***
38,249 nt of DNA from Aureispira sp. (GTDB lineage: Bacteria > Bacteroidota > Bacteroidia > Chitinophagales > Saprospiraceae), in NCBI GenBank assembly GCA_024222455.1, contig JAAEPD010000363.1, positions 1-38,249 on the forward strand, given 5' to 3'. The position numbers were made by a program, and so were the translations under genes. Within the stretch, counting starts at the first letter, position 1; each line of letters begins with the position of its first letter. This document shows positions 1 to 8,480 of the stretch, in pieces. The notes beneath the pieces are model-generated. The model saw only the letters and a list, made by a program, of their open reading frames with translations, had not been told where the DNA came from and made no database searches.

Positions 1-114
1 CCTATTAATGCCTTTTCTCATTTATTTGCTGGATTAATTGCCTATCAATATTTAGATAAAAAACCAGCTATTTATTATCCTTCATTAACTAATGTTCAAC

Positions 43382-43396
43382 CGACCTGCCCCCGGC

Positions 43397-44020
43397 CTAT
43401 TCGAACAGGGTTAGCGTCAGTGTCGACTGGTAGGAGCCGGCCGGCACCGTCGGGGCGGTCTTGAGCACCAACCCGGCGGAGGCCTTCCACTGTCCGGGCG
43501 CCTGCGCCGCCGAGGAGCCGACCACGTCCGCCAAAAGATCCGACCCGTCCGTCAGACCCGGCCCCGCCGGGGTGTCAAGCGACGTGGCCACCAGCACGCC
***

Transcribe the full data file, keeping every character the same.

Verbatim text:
38,249 nt of DNA from Aureispira sp. (GTDB lineage: Bacteria > Bacteroidota > Bacteroidia > Chitinophagales > Saprospiraceae), in NCBI GenBank assembly GCA_024222455.1, contig JAAEPD010000363.1, positions 1-38,249 on the forward strand, given 5' to 3'. The position numbers were made by a program, and so were the translations under genes. Within the stretch, counting starts at the first letter, position 1; each line of letters begins with the position of its first letter. This document shows positions 1 to 8,480 of the stretch, in pieces. The notes beneath the pieces are model-generated. The model saw only the letters and a list, made by a program, of their open reading frames with translations, had not been told where the DNA came from and made no database searches.

Positions 1-114
1 CCTATTAATGCCTTTTCTCATTTATTTGCTGGATTAATTGCCTATCAATATTTAGATAAAAAACCAGCTATTTATTATCCTTCATTAACTAATGTTCAAC

Positions 43382-43396
43382 CGACCTGCCCCCGGC

Positions 43397-44020
43397 CTAT
43401 TCGAACAGGGTTAGCGTCAGTGTCGACTGGTAGGAGCCGGCCGGCACCGTCGGGGCGGTCTTGAGCACCAACCCGGCGGAGGCCTTCCACTGTCCGGGCG
43501 CCTGCGCCGCCGAGGAGCCGACCACGTCCGCCAAAAGATCCGACCCGTCCGTCAGACCCGGCCCCGCCGGGGTGTCAAGCGACGTGGCCACCAGCACGCC